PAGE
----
Increased demand for container nursery stock for commercial forestry, restoration/wildlife plantings, and landscaping has generated a need to optimize watering methods, media types, and nutrient management (Oliet and Jacobs, 2012). Subirrigation has recently been demonstrated as an effective alternative to overhead irrigation, especially for container seedling propagation of broadleaves (Davis et al., 2011a; Schmal et al., 2011). In subirrigation systems, irrigation water is delivered from beneath container trays and (optionally) recycled, which reduces wastewater, nutrient-leaching losses, and uneven water distribution associated with overhead systems (Morvant et al., 1997; Schmal et al., 2011). Subirrigation has been shown to substantially conserve irrigation water (Dumroese et al., 2006; Landis and Wilkinson, 2004) and promote plant growth at reduced nutrient applications compared with overhead systems (Beeson and Knox, 1991; Pinto et al., 2008). Subirrigated forest tree seedlings are usually of equal or better quality to those produced under comparable culture using overhead irrigation systems (Davis et al., 2008, 2011a) with these differences being maintained after field establishment (Bumgarner et al., 2008; Davis et al., 2011b).
Supplemental nutrition through fertilization is essential in these soilless media nursery systems (Landis et al., 1989). When not optimized for a given species and cultural conditions, however, fertilization can result in nutritional disorders such as induced deficiency of other nutrients and/or ion toxicity (Salifu and Jacobs, 2006; Salifu and Timmer, 2003). Despite the demonstrated potential of subirrigation, detailed analyses of fertilization responses specific to these systems is lacking (Schmal et al., 2011). This may be particularly important given observations of persistent residual fertilizer salts in the medium and holding tanks under subirrigation systems that recycle runoff water for multiple irrigation cycles (Dumroese et al., 2006, 2011).
Fertilization in any form can alter rhizosphere chemical and physical properties including pH, EC, ion availability, and ψS. For example, when nitrate (NO3–) is taken up preferentially over ammonium (NH4+), OH– will be released from the root to maintain charge balance and the media pH will increase. The opposite is true if NH4+ is taken up (Jacobs and Timmer, 2005). Changes in pH result in altered ion availability, which can create deficiency of important nutrients and toxicity of other ions, such as aluminum, reducing root growth and development (Jacobs and Timmer, 2005).
EC of media solution is an indication of fertilizer salts in the medium (Landis et al., 1989) and higher EC levels reflect greater salt buildup. Greater fertilizer inputs and decreased media moisture exponentially increase EC of the media solution, which can be detrimental to plant growth (Jacobs and Timmer, 2005; Landis et al., 1989). Furthermore, the addition of fertilizer can lower media solution ψS, resulting in a disrupted water potential gradient. A disturbed gradient can cause physiological drought in plants, and plants may close stomata in response. Although stomatal closure conserves tissue water and could prevent lethal desiccation, it is done at the cost of CO2 assimilation (Burdett, 1990). Consequently, optimal plant growth is not achieved because of limitations in net photosynthesis.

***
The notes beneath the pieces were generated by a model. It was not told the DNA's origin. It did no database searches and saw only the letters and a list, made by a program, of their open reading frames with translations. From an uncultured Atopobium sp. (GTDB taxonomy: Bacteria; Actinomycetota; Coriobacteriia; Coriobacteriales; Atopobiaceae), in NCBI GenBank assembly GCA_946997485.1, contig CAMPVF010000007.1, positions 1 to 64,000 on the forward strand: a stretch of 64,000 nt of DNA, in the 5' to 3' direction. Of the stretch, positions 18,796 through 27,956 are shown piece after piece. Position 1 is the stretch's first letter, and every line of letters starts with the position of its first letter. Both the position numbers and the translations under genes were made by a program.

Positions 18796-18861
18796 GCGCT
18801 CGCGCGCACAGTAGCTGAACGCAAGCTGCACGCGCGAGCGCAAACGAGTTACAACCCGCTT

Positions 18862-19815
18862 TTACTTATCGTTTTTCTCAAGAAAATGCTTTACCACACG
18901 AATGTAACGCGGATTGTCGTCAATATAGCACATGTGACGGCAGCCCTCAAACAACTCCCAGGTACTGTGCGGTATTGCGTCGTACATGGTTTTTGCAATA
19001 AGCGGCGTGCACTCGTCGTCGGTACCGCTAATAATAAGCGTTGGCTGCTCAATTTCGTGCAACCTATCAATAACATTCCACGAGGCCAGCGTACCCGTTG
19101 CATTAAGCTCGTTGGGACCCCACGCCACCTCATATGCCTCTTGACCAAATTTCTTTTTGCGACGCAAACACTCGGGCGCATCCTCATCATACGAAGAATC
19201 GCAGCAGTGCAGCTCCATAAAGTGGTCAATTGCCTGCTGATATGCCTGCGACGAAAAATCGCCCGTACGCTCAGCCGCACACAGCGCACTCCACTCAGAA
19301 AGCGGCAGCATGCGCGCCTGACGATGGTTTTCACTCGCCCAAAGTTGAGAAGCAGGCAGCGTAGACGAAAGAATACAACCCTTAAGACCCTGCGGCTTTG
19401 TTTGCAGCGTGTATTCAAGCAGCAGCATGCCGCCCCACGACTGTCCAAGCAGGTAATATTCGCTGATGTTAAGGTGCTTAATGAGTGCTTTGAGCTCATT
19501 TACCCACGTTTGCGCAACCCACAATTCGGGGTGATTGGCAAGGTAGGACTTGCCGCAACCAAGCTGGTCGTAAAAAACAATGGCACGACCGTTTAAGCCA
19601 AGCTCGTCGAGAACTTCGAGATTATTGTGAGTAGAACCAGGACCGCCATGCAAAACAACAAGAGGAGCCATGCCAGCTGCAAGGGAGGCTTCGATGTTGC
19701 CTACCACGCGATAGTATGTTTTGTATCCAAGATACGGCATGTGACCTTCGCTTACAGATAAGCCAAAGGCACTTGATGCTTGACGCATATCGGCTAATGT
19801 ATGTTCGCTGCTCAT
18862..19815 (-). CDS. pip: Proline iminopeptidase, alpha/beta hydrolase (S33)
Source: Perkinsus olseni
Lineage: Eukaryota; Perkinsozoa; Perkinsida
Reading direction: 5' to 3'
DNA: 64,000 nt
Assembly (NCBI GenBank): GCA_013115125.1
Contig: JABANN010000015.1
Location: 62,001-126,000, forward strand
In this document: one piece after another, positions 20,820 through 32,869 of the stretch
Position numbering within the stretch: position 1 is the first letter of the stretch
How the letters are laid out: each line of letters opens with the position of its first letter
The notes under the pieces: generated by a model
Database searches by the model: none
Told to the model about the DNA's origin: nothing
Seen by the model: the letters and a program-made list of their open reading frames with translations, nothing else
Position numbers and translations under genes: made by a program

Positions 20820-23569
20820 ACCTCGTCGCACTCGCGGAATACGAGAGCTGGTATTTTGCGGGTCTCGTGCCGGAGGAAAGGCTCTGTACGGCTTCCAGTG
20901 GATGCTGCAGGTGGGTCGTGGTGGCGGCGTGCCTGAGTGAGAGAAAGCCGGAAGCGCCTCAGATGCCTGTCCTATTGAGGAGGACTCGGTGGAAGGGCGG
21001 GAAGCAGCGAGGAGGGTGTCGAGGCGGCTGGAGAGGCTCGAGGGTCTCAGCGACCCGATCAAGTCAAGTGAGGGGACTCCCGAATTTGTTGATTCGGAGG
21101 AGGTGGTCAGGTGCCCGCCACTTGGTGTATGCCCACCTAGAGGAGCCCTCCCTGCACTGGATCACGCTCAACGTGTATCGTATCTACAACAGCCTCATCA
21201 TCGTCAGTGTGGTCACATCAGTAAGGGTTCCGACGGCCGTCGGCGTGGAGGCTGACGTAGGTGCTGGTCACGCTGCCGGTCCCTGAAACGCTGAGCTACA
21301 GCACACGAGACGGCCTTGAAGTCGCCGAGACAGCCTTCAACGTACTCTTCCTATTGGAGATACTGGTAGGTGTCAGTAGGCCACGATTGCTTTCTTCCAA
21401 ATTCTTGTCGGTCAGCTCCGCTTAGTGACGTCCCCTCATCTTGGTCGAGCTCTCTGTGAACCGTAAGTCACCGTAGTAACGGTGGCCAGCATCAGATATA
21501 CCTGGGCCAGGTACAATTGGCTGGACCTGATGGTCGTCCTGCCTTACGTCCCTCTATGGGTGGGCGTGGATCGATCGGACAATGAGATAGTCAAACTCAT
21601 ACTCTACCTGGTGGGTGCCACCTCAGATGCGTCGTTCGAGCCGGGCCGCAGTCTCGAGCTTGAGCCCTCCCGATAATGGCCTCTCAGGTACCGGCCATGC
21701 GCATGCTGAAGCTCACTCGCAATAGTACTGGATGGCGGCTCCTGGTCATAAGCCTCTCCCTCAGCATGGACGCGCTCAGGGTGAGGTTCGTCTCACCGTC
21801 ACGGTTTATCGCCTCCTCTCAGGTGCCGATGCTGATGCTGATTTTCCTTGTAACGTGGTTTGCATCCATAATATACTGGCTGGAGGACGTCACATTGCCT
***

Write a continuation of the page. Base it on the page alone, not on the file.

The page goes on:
Problems associated with reduced ψS may become exaggerated for plants grown in subirrigation systems as a result of the upward flow of ions with water by capillarity, resulting in high soluble salt levels in the upper layers of growing media (Davis et al., 2008; Dumroese et al., 2006, 2011; Pinto et al., 2008). Tolerance to high EC is species-specific, although tolerance levels among broadleaves are not well understood (Jacobs and Timmer, 2005). Thornton et al. (1988) reported that EC levels greater than 1.0 dS·m−1 caused damage to northern red oak (Quercus rubra L.) seedlings including foliar discolorations and reduced leaf dry mass production, suggesting the potential sensitivity of this species.
In a previous study (Bumgarner et al., 2008), we examined the effects of media composition and fertility on growth of northern red oak seedlings under subirrigation vs. overhead irrigation systems. Subirrigated seedlings had greater field diameter growth, although nursery fertilization (1.2 g N/plant) resulted in reduced seedling field survival and height growth compared with the control (unfertilized treatment). Thus, the current study was designed to more closely examine the effects of a wide range of fertility rates applied during subirrigation on media pH, EC, and on the physiology and morphology of container-grown northern red oak seedlings.
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